Some players, like Paul Bunyan-like Shea Weber, are able to put together a fantastic face-fro in a short amount of time. Others, like Patrick Kane and Steven Stamkos, are still waiting for puberty to run its course.

    The ritual certainly began with the New York Islanders, but there is a disagreement regarding when it began. Some within the Isles' alumni believe the laziness began in the early 1970s. However, the first confirmed team-wide shave-free postseason was the 1980 Islanders.

    Either way, many players (and fans) allow their facial hair to do its thing in April, May and June each year.

2. The Origins of the Term "Hat Trick"

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    There are two stories behind the origins of the term "hat trick."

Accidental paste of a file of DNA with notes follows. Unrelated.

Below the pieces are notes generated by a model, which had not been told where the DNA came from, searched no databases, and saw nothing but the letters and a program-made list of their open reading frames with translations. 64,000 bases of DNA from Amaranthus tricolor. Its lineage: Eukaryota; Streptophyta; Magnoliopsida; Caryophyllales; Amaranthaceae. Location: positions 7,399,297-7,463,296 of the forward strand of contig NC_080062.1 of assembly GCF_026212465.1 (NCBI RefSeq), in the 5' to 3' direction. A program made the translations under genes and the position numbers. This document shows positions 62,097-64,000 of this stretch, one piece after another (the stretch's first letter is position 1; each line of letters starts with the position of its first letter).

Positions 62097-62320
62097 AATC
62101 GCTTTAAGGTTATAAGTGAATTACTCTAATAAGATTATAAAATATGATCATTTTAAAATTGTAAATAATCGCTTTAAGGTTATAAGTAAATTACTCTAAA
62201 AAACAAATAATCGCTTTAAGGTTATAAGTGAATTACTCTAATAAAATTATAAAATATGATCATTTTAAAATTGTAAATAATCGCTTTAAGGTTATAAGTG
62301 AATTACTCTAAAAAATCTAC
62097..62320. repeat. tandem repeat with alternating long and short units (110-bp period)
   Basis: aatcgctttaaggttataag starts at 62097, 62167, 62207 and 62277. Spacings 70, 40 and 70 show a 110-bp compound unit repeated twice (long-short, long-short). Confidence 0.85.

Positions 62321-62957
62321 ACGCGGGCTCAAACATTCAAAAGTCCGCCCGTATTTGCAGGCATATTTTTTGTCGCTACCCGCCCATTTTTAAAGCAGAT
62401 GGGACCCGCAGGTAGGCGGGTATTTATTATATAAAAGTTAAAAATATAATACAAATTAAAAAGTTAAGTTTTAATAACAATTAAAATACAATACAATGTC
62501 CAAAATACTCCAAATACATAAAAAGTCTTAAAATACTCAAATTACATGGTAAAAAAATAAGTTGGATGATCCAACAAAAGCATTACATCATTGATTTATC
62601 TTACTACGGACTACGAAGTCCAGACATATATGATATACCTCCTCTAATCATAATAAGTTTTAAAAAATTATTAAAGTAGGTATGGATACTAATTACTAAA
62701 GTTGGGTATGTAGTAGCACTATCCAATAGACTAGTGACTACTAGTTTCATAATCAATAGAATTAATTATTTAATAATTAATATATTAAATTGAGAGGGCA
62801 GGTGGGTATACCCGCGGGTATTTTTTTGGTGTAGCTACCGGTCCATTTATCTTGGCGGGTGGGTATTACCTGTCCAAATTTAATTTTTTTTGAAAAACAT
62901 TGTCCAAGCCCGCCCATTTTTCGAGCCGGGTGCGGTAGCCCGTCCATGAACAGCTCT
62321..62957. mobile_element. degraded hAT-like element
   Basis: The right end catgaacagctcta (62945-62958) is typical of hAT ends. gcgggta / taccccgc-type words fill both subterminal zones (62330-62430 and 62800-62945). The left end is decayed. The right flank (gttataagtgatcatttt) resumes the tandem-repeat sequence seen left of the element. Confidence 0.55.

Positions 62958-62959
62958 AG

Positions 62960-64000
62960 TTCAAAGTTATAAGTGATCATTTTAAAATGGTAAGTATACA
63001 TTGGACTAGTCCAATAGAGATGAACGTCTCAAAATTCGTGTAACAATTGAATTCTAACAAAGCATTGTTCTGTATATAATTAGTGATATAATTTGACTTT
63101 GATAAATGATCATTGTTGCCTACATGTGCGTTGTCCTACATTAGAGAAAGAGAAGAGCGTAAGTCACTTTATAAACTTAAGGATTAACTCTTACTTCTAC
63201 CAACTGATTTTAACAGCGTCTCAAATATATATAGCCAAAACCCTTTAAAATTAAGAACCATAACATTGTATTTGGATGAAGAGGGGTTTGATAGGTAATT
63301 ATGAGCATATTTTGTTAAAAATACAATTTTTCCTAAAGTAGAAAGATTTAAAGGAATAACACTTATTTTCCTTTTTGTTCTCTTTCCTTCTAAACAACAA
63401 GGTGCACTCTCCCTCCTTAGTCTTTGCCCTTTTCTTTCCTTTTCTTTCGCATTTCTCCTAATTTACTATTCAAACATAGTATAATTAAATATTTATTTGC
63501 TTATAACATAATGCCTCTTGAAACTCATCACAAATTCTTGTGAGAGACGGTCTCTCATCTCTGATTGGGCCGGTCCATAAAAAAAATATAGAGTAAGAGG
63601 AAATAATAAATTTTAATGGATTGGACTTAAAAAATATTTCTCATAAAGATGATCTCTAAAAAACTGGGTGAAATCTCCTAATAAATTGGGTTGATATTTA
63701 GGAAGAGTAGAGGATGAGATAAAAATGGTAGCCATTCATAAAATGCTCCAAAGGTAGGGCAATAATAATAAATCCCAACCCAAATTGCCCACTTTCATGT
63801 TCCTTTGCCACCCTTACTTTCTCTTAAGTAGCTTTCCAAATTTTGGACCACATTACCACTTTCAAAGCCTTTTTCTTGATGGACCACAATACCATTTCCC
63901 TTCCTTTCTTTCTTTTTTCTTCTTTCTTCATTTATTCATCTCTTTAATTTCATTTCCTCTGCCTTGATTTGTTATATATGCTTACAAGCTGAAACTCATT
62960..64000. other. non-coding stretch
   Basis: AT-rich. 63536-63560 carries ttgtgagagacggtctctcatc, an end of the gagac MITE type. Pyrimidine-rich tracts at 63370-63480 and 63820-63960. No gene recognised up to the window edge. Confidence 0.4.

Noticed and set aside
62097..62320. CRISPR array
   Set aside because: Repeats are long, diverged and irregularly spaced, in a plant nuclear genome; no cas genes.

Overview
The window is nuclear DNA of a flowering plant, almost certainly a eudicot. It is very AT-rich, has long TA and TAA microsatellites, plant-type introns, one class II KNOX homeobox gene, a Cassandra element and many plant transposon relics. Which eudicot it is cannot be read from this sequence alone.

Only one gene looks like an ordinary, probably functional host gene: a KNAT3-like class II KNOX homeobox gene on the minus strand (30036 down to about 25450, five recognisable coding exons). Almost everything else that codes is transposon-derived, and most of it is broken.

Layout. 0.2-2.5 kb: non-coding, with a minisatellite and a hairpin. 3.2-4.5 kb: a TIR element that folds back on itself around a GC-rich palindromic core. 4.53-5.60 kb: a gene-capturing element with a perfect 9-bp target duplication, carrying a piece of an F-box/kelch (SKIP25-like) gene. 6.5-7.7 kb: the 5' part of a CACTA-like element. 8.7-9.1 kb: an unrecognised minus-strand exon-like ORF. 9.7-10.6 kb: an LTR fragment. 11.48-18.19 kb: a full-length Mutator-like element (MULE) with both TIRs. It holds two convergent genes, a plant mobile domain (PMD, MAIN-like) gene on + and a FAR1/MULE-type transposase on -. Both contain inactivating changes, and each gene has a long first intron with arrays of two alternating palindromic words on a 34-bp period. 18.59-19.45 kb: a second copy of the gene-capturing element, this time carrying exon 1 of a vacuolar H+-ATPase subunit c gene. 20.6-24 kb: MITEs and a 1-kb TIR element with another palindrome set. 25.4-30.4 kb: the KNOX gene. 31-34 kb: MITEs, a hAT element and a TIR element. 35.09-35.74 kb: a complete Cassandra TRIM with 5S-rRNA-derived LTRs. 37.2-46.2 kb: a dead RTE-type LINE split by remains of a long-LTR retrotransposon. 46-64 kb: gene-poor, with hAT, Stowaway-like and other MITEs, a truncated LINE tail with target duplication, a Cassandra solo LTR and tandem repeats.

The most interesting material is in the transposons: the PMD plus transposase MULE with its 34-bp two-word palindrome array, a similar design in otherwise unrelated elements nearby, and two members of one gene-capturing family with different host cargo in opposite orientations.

According to the Hockey Hall of Fame, Blackhawks forward Alex Kaleta was hat shopping in Toronto on January 26, 1946. He found a lid he wanted to purchase in a store owned by Sammy Taft, but didn‘t have enough money. Taft agreed to waive the cost of the cap if Kaleta scored three goals against the Maple Leafs that night. Kaleta scored four.

    However, another legend recalls a hat store, Henri Henri in Montreal, originated the term at some point during the Original Six Era. The store rewarded any player who scored three goals at the Montreal Forum with a free hat.

    Either way, the term stuck and the rules of the NHL now include a provision waiving any penalty for hats being thrown on the ice after a player scores a third goal.

1. The Gordie Howe Hat Trick

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    One of the greats of all time, Howe did just about everything possible in the game a handful of times.

    Except accomplish the feat that now, somehow, bears his name.

    The irony of the "Gordie Howe Hat Trick" is that this trick‘s namesake is only credited with a goal, an assist and a fight in the same game on two occasions in 1,767 NHL games.